When Marybeth Sniadowski-Cole’s father passed away last year, Marybeth wasn’t sure in which direction to take Lyon’s Pharmacy of Elkton, which he’d purchased more than five decades ago. Part old-school luncheonette and part functioning pharmacy, this double-duty business needed direction if it was to have any hope of lasting success, and for that Marybeth looked to Robert Irvine. Together with his Restaurant: Impossible team and the community in which the pharmacy has been a longtime fixture, Robert gave Lyon’s the second chance it deserved. Read on below to hear from Marybeth to find out how her business is doing today.
Since Robert reopened Lyon’s Pharmacy, the luncheonette has seen a 15 percent increase in gross sales, according to Marybeth, who adds that “the cash register from downstairs, and the brick walls are by far the favorites” in terms of the updated decor.
by Maria Russo in Shows, April 1st, 2015
Just when fans — and Robert Irvine himself — thought they’d seen it all on Restaurant: Impossible, an unprecedented mission presented itself in Illinois: Not only was Robert tasked with overhauling a restaurant, but he also had to focus on the expansive grocery store that houses the eatery. Just outside of Chicago, Zest Bistro is a four-and-a-half-year-old business located within Lemon Tree Grocer, which was founded by best friends Shaun Black and Tim Canning. While the guys thought they’d have the chops to make their double-duty business work on account of their respective pasts as a produce broker and a chef, they soon began spending far more money than they earned and were forced to look to Jessica, Tim’s wife, to help Lemon Tree. Ultimately, however, when they realized that her support wasn’t enough, it was Robert who could give them one final opportunity. In true Irvine fashion, this monstrous challenge only served to inspire Robert more, and sure enough, he relaunched both Zest Bistro and Lemon Tree with wild success. Read on below to hear from Shaun, Tim and Jessica to find out how the businesses are doing today.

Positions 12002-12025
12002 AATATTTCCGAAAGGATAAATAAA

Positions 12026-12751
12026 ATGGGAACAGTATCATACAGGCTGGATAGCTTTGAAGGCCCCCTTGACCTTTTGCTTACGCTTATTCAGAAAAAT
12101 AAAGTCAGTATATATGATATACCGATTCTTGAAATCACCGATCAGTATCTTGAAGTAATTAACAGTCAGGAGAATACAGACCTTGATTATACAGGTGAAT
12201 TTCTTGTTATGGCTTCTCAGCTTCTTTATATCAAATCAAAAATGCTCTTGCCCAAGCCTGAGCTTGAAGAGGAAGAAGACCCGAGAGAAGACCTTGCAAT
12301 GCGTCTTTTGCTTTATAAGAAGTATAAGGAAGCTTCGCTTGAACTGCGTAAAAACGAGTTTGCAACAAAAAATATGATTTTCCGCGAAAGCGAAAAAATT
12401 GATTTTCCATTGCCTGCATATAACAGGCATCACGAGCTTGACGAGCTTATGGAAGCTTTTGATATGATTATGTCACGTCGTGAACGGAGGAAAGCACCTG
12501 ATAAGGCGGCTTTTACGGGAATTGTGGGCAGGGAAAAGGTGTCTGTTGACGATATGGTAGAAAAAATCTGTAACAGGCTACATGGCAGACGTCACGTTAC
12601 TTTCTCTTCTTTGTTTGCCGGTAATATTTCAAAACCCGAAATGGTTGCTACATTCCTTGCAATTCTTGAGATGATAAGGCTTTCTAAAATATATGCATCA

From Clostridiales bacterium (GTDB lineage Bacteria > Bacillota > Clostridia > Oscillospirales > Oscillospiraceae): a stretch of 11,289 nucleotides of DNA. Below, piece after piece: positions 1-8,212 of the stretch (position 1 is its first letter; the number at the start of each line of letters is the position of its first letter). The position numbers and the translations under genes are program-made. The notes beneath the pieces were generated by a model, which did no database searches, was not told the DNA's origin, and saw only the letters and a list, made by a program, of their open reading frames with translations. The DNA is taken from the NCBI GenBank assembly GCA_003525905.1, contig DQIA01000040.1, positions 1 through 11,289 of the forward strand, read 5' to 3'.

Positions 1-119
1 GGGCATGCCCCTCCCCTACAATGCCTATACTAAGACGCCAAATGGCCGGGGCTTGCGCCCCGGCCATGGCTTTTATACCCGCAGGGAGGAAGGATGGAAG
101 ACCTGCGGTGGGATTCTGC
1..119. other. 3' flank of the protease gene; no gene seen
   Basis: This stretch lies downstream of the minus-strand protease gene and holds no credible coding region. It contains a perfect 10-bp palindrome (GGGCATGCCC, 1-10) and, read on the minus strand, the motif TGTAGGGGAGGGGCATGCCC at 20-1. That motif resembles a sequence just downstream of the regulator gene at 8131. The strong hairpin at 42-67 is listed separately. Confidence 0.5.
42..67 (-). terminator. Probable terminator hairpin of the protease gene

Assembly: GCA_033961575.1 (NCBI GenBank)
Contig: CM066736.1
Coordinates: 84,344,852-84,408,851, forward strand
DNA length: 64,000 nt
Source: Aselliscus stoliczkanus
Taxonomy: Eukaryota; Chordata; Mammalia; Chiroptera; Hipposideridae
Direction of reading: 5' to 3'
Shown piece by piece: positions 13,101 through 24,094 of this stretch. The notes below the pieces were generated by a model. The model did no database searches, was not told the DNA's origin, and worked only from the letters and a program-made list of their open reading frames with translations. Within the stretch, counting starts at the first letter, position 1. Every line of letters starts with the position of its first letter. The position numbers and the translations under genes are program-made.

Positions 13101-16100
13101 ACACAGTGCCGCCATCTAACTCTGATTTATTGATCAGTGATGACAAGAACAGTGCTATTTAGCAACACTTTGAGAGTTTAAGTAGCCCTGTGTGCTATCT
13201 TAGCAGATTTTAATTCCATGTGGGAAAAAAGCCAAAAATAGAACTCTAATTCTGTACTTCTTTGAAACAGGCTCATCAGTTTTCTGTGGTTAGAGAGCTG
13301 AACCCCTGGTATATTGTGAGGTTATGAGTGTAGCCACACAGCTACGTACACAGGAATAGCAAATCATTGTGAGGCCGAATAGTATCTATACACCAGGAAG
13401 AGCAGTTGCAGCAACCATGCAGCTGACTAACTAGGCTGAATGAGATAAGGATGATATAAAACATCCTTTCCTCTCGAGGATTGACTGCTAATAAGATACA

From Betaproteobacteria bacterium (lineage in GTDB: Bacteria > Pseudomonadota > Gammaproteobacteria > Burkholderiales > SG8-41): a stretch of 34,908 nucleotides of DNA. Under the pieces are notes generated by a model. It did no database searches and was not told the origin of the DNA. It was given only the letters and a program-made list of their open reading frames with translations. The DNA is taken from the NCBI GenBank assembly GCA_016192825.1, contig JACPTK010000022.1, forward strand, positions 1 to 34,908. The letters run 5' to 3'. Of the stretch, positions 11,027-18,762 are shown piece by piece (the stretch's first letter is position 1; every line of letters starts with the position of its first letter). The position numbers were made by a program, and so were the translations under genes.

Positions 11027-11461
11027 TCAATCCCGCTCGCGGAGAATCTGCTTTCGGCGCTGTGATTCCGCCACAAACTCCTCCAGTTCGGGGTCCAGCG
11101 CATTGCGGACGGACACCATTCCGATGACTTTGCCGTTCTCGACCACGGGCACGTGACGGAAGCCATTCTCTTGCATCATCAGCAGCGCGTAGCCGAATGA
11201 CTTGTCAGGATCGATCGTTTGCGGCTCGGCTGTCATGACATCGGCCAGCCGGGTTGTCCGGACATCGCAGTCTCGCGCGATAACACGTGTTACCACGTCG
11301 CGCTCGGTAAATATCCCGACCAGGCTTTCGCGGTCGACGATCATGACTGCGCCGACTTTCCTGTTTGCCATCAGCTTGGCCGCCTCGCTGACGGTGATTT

According to Shaun, “Sales in Zest are up approximately 30 percent from last year during the same time period,” and Tim adds that there are “45-minute waits at times.”
by Maria Russo in Shows, March 25th, 2015
While some restaurant owners welcome Robert Irvine with open arms and recognize their need for his expertise, others are perhaps too set in their ways to realize the gravity of the state of their restaurant. That’s what happened on tonight’s all-new episode of Restaurant: Impossible when a mission took Robert to Cocoamoda in Calvert, Texas. A French bistro boasting both an event space and a chocolate boutique, Cocoamoda is owned by Ken Wilkinson, but it was Ken’s daughter, Courtney, who first reached out to Robert and asked if he — Brit to Brit — could convince her father to update his approach. Now, a few months after reopening a newly renovated Cocoamoda, Ken is speaking out about Robert’s changes to the restaurant and how his business is faring today.
by Maria Russo in Shows, March 18th, 2015
Though Robert Irvine can’t anticipate the exact state a restaurant will be in when he arrives for a Restaurant: Impossible mission, there are a couple of things he’s come to expect at every overhaul: one failing restaurant and one last chance to save it from the brink of closure. His latest mission, in Summerville, S.C., caught him by surprise, though: Upon meeting Robert, Frankie Valentino asked him to transform not just one of his family’s Italian-focused eateries, but both of them. The Valentino family owns both Valentino’s and Italian Bistro, and both businesses were in dire need of support if they were to have any hope of a future. Sure enough, in true Irvine fashion, Robert completed this double-duty mission with roaring success. Read on below to hear from Frankie and find out how both restaurants are faring today.